Your budget means doing some serious value - oriented shopping. And that means finding a decent Preamp/DAC/Power Amp + 2 sets of interconnects combination with a reasonable WAF for under $3K. Tough shopping there. So I'd look at integrated amps:
Marantz Model 40 - $2495
80 W/Ch 8 Ohms/ 120 W/Ch 4 Ohms
Monitor Audio Silver 300 7G $2850
2X6" Woofer 6" Mid 1"Tweet
Half a dozen 'Best of ...' Awards in the US and Worldwide. Absolute Sound Editor's Choice, StoundStage Recommended reference Component, etc, etc,
No bigger foot print than a standmount
That leaves you around $2K for a second/third source (Marantz CD 60 @ $999) For Vinyl, I'd go with a Rega Planar 3 or the really awesome Audio Technica AT-LP2022 For the WOW!, To keep the price down a bit, the Audio Technica AT-LP7 or Pro-Ject Debut Pro Turntable are not exactly peasant fare.
A pair of speaker cables and you're done. If you went to a single source for all this I'll bet you'd could geta pretty sweet system price to boot, easily under $7k - with tax. You could even hold off on the CD and Turntable and bring it home for around $5K if you just wanted to stream.
And you would have a very serious mid-priced system with none of the service concerns you'd have with smaller boutique brands.
@panzrwagnyou make some good points. tough shopping indeed. The trend is definitely towards integrated and interesting that some electronics big brands (Technics, Yamaha, Marantz) have made the list. Nice that this has been a really productive discussion for me so far, bringing into focus what decisions have to come first. exactly what I had hoped. hard part still ahead. thanks to all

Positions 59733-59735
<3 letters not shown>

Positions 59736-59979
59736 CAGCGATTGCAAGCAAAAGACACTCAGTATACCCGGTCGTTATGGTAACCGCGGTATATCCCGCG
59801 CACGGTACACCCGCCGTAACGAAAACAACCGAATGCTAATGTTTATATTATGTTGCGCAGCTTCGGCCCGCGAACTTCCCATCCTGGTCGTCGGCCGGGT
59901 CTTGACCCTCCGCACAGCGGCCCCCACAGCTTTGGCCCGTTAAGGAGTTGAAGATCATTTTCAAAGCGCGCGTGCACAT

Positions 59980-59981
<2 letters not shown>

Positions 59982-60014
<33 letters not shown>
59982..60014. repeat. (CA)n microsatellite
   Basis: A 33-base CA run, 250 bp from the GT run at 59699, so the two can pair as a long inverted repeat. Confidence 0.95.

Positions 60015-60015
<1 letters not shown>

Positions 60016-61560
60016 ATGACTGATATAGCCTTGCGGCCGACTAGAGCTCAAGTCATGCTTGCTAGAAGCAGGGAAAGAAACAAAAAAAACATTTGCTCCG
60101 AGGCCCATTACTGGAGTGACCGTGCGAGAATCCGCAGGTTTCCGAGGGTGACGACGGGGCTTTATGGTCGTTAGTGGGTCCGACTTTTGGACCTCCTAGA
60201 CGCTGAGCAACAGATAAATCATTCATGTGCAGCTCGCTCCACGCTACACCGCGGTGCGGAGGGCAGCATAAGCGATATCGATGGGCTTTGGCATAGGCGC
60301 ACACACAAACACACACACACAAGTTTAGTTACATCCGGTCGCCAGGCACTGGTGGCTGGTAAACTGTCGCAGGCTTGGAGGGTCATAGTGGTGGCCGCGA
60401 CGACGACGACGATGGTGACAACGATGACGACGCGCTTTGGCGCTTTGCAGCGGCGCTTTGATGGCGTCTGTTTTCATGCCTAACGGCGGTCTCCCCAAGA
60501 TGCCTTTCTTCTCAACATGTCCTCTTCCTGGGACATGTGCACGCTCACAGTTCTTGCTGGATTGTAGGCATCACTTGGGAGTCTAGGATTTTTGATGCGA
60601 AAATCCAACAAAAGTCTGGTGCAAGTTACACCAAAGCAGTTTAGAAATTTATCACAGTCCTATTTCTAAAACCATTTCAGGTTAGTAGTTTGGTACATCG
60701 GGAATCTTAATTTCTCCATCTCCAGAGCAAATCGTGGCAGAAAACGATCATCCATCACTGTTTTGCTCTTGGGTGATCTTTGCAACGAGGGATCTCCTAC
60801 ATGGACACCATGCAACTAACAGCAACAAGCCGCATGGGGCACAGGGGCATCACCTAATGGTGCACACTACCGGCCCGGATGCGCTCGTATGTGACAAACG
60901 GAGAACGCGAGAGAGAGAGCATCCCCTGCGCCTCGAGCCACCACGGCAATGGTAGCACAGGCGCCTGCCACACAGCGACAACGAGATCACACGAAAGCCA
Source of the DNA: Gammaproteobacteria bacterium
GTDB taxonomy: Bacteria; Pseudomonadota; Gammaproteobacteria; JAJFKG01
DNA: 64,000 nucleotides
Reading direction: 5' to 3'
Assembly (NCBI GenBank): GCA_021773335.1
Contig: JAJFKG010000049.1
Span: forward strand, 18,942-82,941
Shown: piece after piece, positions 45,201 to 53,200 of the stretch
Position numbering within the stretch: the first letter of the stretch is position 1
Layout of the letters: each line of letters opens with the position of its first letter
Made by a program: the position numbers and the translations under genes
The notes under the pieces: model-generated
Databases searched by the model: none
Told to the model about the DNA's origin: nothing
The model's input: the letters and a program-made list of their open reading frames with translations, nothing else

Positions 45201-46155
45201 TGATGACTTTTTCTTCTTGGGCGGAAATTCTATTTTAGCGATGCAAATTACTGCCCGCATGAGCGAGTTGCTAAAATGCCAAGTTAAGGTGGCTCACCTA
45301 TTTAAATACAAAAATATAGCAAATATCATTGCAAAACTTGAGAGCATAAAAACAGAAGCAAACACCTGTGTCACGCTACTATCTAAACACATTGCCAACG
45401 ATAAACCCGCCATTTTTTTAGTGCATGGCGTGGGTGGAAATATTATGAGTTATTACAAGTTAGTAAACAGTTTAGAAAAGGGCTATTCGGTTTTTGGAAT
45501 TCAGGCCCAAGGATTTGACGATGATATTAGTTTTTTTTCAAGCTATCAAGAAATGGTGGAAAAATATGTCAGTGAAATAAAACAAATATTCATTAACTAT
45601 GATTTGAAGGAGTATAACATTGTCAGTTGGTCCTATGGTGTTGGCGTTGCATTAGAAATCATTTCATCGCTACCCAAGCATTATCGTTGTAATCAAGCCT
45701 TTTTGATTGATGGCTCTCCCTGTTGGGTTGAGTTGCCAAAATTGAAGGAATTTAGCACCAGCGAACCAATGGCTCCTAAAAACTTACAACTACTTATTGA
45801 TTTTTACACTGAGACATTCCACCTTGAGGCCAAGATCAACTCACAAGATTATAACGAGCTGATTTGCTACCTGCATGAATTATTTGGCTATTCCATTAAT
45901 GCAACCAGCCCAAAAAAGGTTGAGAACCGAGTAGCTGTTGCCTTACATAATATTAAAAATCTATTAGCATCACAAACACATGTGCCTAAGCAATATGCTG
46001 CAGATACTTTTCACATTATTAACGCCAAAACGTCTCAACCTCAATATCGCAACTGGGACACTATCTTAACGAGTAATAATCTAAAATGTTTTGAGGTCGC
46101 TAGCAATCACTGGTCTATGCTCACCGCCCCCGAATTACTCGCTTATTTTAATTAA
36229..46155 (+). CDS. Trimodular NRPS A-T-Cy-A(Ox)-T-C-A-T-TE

I agree with you regarding a thread in the speaker topics. ask for recommendations in the ~$2000 range. Keeping in mind that the easier to drive speakers are often more expensive however save on the cost of amplification.
One stand mount speaker manufacturer that produces easy to drive speakers is Fritz. Fritz speakers have a very flat 8ohm impedance across the frequency range. He has stand mount models ranging in price from $2600 - $4000. I own his Carbon 7 se MKII speakers ($2800). Can be driven with 20wpc. Allows one to get more sonic value from an amplifier as you are paying for more quality power than quantity power.. Look Fritz up online. He is easy to talk with on the phone as well.
There are many fine stand mount speakers. Not many that I would call easy to drive in that they rarely have a flat impedance across the frequency range. Thus requiring and amplifier able to drive low impedances.
Any money saved when finding the right amp speaker combination can them be used to improve the sources to bring about a well balanced system.
Good luck and I look forward to hearing what you come up with.
I've always been a 'budget' enthusiast but in 20 years of buying selling my way up the ladder, this is my zenith, and I love the sound. All items have factory boxes / packing and came from reputable dealers. (I loved and learned from interacting from hobbyists originally, but the scammers eventually took the fun out of that)
You must have a verified phone number and physical address in order to post in the Audiogon Forums. Please return to Audiogon.com and complete this step. If you have any questions please contact Support.